This unit introduces the drawing skills and processes employed in the visual development phase for animated and live-action films and games. It addresses covering sets, props and character model sheets for production ready designs. There are many visual conventions to consider in the conceptual development and presentation of a visual story for screen and games. A range of capabilities and technical skills (observation, description, meaning-making, recording, synthesis, interpretation and sequential representation in graphic form) are required. This unit provides a historic context for the drawing techniques and processes for concept development and production. As such, the unit is your link to pre-production and production units, such as KNB216 Visual Storytelling: Cinematic Pre-Visualisation and KNB226 Visual Storytelling: Pre-Production, as well as your final year capstone project.
This unit introduces the principles and technologies of video production for both cinema and television such as the roles and responsibilities of production teams, production management, design and practice. Lectures by experts in the areas of producing, directing, and cinematography, editing and sound will inform your practice. As the contemporary mediascape simultaneously converges and diversifies technologically and in market applications, there is a growing demand for new content with correlating skill sets in media production. Drawing on production processes and methodologies established in film, video and television, this unit will introduce you to content production both generated and outputted through new media technologies. Skills, knowledge and approaches will be drawn from the fields of scriptwriting, pre-production, production management, direction, producing, camera, sound, editing and post-production.
This unit introduces different Hollywood, independent and experimental film and television text forms, the industry processes that produce such texts and the audiences that consume them. It addresses key textual analysis techniques to examine screen texts and approaches to analysing industry and audience contexts. Film and television production is an art-form and a business; and screen practitioners, critics and educators value media literacy based on critical and informed approaches to textual analysis. Films and television programs produced within varying industry contexts and for different audiences, construct values, meanings and messages. Therefore, the ability to analyse, interpret, and critique these texts is an important capability for those interested in screen content and production.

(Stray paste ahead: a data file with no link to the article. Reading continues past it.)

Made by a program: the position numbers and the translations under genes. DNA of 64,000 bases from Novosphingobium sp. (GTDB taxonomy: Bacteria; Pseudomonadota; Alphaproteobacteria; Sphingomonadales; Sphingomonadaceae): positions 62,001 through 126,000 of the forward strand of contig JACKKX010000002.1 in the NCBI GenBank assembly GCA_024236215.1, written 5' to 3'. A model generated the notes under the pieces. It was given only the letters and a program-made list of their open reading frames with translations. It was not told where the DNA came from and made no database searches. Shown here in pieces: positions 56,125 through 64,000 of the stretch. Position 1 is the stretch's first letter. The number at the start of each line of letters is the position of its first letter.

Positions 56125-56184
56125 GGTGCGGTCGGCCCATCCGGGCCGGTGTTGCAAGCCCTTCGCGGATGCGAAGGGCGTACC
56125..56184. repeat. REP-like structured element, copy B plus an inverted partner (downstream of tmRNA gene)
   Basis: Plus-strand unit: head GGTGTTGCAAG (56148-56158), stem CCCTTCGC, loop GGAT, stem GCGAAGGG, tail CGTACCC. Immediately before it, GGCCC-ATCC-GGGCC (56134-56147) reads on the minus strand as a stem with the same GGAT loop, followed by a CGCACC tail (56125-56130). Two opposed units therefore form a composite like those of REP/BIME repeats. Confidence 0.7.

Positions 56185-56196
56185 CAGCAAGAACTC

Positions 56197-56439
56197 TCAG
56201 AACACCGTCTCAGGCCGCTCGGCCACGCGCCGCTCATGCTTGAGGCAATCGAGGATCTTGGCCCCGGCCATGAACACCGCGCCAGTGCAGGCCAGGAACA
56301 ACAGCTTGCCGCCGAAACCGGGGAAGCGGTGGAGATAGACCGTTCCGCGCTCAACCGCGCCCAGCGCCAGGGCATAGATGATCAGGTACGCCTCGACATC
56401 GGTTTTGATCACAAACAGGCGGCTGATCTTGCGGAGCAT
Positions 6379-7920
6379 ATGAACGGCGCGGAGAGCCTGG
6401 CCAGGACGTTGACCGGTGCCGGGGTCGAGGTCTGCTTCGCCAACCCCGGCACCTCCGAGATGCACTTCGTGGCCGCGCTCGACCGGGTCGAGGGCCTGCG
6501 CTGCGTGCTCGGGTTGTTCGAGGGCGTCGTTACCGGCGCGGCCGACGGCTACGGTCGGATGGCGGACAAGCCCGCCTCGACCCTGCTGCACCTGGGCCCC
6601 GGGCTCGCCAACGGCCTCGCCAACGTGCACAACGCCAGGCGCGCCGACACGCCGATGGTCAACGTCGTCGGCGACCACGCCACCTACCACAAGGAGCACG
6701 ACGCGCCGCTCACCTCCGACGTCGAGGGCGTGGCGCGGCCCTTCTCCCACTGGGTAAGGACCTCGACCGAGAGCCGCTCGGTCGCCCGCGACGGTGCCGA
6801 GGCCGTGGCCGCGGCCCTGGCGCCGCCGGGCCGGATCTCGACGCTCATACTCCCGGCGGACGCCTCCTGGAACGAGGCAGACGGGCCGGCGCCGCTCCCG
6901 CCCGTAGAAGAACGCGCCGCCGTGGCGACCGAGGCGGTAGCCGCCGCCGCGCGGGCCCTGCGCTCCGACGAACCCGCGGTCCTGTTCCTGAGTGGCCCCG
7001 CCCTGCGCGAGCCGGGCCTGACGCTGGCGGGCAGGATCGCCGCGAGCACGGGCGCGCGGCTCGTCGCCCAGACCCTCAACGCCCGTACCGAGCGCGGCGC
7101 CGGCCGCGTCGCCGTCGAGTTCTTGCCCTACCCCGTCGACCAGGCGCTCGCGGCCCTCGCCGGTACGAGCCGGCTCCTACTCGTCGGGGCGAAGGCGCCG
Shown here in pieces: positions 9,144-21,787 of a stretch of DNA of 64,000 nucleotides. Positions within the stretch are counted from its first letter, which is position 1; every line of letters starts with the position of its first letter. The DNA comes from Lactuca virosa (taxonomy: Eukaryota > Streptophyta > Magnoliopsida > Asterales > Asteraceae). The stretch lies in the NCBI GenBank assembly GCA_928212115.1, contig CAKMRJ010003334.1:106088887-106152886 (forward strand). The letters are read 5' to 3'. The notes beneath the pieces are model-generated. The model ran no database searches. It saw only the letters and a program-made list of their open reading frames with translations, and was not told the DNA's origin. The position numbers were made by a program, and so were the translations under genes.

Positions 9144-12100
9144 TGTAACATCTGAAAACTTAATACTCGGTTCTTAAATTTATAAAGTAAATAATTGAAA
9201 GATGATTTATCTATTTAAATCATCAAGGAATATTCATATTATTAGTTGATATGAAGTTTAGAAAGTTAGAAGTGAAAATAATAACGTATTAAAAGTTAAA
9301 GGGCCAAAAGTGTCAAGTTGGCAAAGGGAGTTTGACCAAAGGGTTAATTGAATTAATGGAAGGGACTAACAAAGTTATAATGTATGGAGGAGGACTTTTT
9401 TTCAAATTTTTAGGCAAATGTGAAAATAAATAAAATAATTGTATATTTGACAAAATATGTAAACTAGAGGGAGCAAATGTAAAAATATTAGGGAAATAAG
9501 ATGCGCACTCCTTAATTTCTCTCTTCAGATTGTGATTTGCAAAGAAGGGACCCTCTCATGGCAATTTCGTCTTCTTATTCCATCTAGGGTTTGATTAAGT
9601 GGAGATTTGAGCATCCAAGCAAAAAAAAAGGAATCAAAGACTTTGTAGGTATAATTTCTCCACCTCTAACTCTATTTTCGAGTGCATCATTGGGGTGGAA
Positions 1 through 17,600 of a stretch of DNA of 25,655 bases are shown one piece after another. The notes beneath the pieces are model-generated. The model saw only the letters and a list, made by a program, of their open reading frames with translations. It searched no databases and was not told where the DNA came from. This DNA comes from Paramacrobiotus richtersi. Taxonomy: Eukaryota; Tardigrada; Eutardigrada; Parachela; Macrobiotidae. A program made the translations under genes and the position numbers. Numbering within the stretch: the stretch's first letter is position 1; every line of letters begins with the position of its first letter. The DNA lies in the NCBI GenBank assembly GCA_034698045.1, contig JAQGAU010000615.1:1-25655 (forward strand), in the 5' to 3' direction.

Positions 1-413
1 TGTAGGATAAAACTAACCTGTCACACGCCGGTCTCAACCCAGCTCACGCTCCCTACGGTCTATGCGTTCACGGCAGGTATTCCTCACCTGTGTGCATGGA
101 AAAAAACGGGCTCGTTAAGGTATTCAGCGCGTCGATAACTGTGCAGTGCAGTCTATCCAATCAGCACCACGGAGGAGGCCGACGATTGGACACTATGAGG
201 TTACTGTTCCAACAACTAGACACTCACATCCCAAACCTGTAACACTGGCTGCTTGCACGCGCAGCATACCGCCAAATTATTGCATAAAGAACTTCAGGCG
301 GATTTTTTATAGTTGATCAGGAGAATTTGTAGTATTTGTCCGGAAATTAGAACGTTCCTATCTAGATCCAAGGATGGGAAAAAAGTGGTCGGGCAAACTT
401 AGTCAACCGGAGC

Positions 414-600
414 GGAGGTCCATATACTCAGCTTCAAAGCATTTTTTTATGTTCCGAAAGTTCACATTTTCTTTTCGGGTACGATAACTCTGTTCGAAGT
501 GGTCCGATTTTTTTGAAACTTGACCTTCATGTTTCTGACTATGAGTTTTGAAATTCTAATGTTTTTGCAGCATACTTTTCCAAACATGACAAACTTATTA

This unit introduces various principles, elements and stages that make up the scriptwriting process for narrative production. Skills needed to generate and select ideas, write synopses, and draft scripts will be developed through studying and applying the key creative components of writing for the screen. The unit addresses principles of storytelling, industry standards and practical skills involved in developing projects for narrative productions within film, television and other media. The focus is on how to develop ideas, create engaging characters, and construct scenes for visual mediums. Writing scripts for a range of screen media formats is a learned craft and requires discipline, perseverance, and an understanding of industry practice. Possessing this key knowledge provides capabilities to develop concepts through to script stage.
This unit engages with contemporary screen productions and the ways in which they look and sound. It aids you to develop an appreciation of the artistic and production practices of key individuals and studios. The styles of recent screen productions (how they look and sound) are the result of past and contemporary creative innovations associated with key individuals, production houses, and studios over an extended period of time. This unit considers the styles of screen productions such as movies, television shows, and video games as being the result of evolving production practices, technological developments, individual and collaborative creative endeavours, and audience expectations.